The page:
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38 Special: photographic special effects > Adding Motion Where You Want It

Adding Motion Where You Want It

This is a painless way to add motion to a still photo, and because you’re using a Layer Mask, you have a lot of flexibility in where the effect is applied, making it easy to remove or edit any excess motion.

Step One.
Open the photo you want to give a motion effect. Duplicate the Background layer in the Layers palette by pressing Command-J (PC: Control-J).


Step Two.
Go under the Filter menu, under Blur, and choose Motion Blur. The Motion Blur dialog presents two settings: Angle lets you choose which direction the blur comes from and Distance determines the amount of blur. In this case, set the Angle to 0° so the blur is horizontal, and increase the Distance slider (amount) until it looks realistic.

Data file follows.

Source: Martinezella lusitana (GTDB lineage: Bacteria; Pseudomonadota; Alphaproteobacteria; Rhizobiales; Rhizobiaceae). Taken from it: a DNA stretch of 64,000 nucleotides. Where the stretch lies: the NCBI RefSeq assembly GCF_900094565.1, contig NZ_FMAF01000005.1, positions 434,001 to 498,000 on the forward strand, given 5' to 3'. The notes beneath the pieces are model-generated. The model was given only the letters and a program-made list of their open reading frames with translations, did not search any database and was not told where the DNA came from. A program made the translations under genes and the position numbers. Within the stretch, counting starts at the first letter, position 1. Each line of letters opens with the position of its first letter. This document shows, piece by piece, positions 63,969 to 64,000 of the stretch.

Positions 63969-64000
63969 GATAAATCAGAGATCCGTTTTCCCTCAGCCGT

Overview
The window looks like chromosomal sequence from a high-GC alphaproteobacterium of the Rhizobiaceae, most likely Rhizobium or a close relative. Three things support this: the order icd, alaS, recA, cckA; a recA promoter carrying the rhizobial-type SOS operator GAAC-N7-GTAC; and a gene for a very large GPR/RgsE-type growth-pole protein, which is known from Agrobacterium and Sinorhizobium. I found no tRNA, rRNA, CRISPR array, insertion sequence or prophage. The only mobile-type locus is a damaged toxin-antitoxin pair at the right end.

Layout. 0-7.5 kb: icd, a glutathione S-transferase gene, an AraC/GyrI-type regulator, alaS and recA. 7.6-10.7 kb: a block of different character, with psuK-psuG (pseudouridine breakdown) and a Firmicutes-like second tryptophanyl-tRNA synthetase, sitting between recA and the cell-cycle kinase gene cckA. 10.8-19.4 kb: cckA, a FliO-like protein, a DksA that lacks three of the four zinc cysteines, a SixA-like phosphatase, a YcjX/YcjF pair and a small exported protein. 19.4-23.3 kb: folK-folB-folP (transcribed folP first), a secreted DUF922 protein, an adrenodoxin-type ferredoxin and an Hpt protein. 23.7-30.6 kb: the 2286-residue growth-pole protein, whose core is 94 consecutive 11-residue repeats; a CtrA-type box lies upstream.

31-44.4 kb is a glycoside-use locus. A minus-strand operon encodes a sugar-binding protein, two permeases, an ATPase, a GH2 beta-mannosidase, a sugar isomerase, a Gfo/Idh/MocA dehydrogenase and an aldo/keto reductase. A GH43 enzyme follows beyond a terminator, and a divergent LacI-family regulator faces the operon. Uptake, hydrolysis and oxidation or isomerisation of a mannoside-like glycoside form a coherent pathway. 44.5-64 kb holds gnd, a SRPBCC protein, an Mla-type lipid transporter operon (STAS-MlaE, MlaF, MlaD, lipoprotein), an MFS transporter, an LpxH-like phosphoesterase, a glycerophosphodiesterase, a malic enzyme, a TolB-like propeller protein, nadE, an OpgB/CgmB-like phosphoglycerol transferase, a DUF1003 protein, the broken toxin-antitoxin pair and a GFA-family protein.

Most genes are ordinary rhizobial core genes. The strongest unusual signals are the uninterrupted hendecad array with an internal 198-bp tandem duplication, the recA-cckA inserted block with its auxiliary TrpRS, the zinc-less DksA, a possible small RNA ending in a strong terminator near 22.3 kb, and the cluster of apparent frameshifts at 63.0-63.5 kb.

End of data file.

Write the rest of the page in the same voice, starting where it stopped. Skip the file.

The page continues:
Step Three.
Hold the Option key (PC: Alt key) and click on the Layer Mask icon at the bottom of the Layers palette. Holding the Option/Alt key fills the Layer Mask with black, hiding the Motion Blur effect you applied to this layer.

Step Four.
Get the Brush tool from the Toolbox, and choose a medium-sized, soft-edged brush. Press the letter “x” until your Foreground color is white, then begin painting over the areas you want to have motion (as shown). As you paint, you reveal the Motion Blur that’s already applied to the layer.

Step Five.
Complete the effect by painting over all the areas that you want to have motion. If you make a mistake and reveal motion on an area where you don’t want it, simply switch your Foreground to black, then paint over the “mistake” area and the blur will be removed.



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